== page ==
The BBC admits it coordinated live resignation of Labour shadow minister

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The BBC coordinated the live on-air resignation of shadow cabinet member Stephen Doughty in advance. This was revealed by Andrew Alexander, an output editor for the Daily and Sunday Politics series, in a post on the BBC Academy website. The post has now been conveniently deleted. However, a cached version is available here – for now. It reads:

Just before 9am we learned from Laura Kuenssberg, who comes on the programme every Wednesday ahead of PMQs, that she was speaking to one junior shadow minister who was considering resigning. I wonder, mused our presenter Andrew Neil, if they would consider doing it live on the show?

A public resignation right before PMQs would do the most damage to Jeremy Corbyn, as was acknowledged a high profile supporting twitter account.

Read on...

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Alexander also admits the BBC journalists knew full well the damage it would do to Corbyn.

we knew his resignation just before PMQs would be a dramatic moment with big political impact.

And they anticipated how David Cameron would weaponise the resignation on PMQs, as he avoided important questions on flooding.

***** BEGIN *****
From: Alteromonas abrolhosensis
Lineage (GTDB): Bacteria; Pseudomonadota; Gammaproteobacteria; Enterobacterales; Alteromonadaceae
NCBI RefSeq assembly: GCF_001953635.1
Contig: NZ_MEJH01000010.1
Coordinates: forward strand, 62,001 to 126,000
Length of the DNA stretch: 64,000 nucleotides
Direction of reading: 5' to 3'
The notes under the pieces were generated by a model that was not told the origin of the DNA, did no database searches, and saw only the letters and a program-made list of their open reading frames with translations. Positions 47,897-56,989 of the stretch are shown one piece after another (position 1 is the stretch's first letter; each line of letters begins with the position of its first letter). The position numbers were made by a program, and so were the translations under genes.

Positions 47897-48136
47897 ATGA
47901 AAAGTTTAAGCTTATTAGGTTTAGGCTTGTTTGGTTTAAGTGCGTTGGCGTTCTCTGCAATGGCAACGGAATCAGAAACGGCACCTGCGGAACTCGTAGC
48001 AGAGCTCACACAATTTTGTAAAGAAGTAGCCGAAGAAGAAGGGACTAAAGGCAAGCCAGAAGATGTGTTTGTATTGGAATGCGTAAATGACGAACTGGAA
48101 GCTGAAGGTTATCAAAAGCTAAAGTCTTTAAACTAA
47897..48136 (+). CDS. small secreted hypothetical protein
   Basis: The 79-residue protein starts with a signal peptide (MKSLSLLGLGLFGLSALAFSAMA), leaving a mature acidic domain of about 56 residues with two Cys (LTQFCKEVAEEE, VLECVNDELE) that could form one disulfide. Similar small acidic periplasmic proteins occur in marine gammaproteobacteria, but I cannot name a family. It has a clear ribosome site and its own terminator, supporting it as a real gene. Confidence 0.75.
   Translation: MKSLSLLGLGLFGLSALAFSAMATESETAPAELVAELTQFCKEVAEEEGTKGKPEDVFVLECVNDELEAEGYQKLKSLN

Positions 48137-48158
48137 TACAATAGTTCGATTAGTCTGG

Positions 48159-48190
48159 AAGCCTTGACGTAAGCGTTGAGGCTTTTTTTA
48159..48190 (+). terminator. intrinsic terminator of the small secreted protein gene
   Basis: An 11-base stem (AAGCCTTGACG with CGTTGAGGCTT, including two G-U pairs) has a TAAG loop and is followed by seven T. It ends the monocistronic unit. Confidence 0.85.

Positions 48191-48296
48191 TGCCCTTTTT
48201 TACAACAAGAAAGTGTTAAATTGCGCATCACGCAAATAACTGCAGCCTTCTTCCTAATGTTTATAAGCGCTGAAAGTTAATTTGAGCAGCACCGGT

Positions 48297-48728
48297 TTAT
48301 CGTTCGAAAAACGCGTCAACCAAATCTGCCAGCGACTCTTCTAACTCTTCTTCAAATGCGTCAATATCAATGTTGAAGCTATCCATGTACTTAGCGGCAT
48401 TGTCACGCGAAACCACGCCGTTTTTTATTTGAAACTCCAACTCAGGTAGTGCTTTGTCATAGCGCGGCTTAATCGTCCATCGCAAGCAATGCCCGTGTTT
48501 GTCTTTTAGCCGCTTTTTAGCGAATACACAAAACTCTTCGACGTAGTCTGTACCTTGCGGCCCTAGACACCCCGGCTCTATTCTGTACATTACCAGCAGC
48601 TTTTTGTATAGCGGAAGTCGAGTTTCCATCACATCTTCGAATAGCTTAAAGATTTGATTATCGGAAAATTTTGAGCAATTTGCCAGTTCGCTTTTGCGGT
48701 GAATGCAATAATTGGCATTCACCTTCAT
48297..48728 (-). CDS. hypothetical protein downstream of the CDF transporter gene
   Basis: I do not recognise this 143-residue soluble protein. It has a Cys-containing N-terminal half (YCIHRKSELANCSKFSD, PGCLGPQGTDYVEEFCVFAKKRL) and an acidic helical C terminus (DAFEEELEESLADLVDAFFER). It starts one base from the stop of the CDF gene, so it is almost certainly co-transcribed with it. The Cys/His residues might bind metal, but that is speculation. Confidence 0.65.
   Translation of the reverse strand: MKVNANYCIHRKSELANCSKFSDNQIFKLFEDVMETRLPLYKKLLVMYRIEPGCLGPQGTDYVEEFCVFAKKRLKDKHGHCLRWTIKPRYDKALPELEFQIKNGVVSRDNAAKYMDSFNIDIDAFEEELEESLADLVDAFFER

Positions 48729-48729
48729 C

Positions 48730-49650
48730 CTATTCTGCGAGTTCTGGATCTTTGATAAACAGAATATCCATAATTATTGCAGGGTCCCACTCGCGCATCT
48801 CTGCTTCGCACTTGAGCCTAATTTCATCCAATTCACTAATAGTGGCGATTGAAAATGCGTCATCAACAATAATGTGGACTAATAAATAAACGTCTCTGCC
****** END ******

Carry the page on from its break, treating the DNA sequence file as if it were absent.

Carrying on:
Within minutes we heard David Cameron refer to the resignation during his exchanges with Jeremy Corbyn.

This is not reporting the news, but manufacturing it, with the knowledge it will harm Corbyn.

Andrew Neil, presenter of the flagship politics show, came up with the idea, while BBC political editor Laura Kuenssberg convinced Doughty to resign live on air.

Within the hour we heard that Laura had sealed the deal: the shadow foreign minister Stephen Doughty would resign live in the studio.

What is even more shocking is that Kuenssberg instrumentalised the on-air resignation, which she had manufactured, to attack Corbyn later that day on BBC News at 10. The public resignation was an important building block in her unmediated tirade against Corbyn, which made News at 10 feel like a Tory political party broadcast.

Kuenssberg is a favourite among Tories, and Andrew Neil is a staunch Conservative, chairman of the Tory news outlet The Spectator and publisher of global business magazine The Business.

While these core BBC journalists are busy manufacturing anti-Corbyn theatrics, Cameron is repeatedly lying on PMQs about flood spending. Tory MPs are laughing and jeering at a couple whose house was flooded. Cameron is defining houses that 98% of Britain cannot afford on Osborne’s ‘living wage’ as ‘affordable’. Rail prices are continuing to rise, way above pay increases. If the BBC were fulfilling its function to serve the people, one would think it would hold him to account over this, rather than orchestrating events that damage the leader of the opposition.

The BBC has not approached any of these issues with anywhere near the same scrutiny as it has Corbyn’s reshuffle, which will have far less impact on the public.

Creating live on-air news with the knowledge it will inflict maximum damage on the leader of the Labour Party is a direct violation of the BBC’s editorial guidelines. This type of behaviour makes a mockery of the millions of loyal viewers the BBC has.

You can complain to the BBC here.

Featured image via Stopwar.org.uk, Financial Times, Twitter and Tim Loudon.

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